With the excitement of winter comes lots of fun—snow days, ice skating, holiday festivities and more—but there are also many risks to keep in mind when out and about this season. Learn more about how to protect yourself and your loved ones as the temperatures drop by building a safety snowman.
When temperatures are dangerously low, you could be at risk of frostbite and hypothermia. Wear layers of loose-fitting and lightweight but warm clothing, and don’t forget to accessorize with a hat, scarf and gloves.
Check Your Pipes
Outside pipes freeze easily in the winter and can burst unexpectedly. Especially if you have an older home, be sure to let the pipes drip or trickle at night or when you are away to prevent freezing.
Stay Warm Safely
When using an alternative heat source, such as a wood- or coal-burning fireplace, keep a fire extinguisher nearby in case of an emergency and ensure everyone in your family knows how to use it properly. If using a space heater, follow necessary precautions.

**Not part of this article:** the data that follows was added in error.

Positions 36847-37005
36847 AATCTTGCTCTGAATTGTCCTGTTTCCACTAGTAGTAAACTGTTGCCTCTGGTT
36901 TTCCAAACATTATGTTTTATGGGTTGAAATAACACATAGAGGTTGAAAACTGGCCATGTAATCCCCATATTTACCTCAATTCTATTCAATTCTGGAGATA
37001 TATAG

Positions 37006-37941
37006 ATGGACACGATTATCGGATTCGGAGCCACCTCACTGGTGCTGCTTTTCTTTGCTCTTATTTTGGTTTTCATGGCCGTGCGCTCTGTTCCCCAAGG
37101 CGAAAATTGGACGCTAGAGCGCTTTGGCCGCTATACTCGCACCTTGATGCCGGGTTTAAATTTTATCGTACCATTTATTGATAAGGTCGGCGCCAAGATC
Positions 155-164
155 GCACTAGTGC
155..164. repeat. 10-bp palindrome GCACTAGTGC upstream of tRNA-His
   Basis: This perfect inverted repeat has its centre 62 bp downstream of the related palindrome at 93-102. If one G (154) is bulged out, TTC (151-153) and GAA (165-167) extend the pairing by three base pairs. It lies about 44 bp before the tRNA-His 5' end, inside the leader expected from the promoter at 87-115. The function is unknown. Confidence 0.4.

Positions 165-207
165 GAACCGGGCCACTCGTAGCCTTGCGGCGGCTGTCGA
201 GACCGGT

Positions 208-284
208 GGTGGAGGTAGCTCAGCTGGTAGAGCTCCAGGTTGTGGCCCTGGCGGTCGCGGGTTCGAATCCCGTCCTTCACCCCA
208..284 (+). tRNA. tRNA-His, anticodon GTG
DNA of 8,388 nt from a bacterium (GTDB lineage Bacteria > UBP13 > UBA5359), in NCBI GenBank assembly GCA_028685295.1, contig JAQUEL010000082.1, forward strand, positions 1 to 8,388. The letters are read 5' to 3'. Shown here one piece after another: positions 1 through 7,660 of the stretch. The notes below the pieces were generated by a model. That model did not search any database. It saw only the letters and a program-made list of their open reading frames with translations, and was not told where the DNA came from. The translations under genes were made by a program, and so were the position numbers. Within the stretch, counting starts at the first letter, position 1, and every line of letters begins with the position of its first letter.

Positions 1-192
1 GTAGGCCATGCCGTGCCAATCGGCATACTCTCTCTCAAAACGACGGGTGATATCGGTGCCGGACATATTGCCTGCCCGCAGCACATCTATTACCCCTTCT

In addition to putting together an emergency preparedness kit, you should also make sure your home is generally well stocked with necessities such as food, water and medicine. This way, if the weather gets bad, you don’t have to worry about venturing out for supplies.
Winterize Your Wonderland
Ahead of the cooler temperatures and harsh weather, it’s important that your home is ready for the season, too. Install insulation or check existing insulation to ensure it’s in good condition. You should also consider adding weather stripping to door or window frames where heat may escape. Finally, check your heating system and furnace to make sure both are in working order.
Did you learn something new from these safety tips? Put your knowledge to the test with our winter weather safety quiz.
10 responses to “Winter Weather Seasonal Safety Tips”
All common sense.
Thanks for the advice
Thanks for the great tips. I need to buy some insulation.
Thanks for the tips
Thankyou for the email.
“Stock Up” ?
Sounds like hoarding up on food and water in the 50s and the 60s .
Please do NOT tell the consumer to buy extra perishes, and some people will fill their closets or garage! As seen during the Covid19 (and STILL) in some areas.
The other three points would help!
Thanks for your feedback, Mike. We agree that there’s a difference between being well-prepared in case of emergencies and hoarding. We’re glad you found the article useful.
Stay Warm Safely
Secondary sources of heat are ok, but have you got the furnace at least 2 years ago?
A real list on the furnace and change filters as recommended.
We agree that it’s important to follow your furnace manufacturer’s recommended maintenance schedule. Thanks for the note, Mike!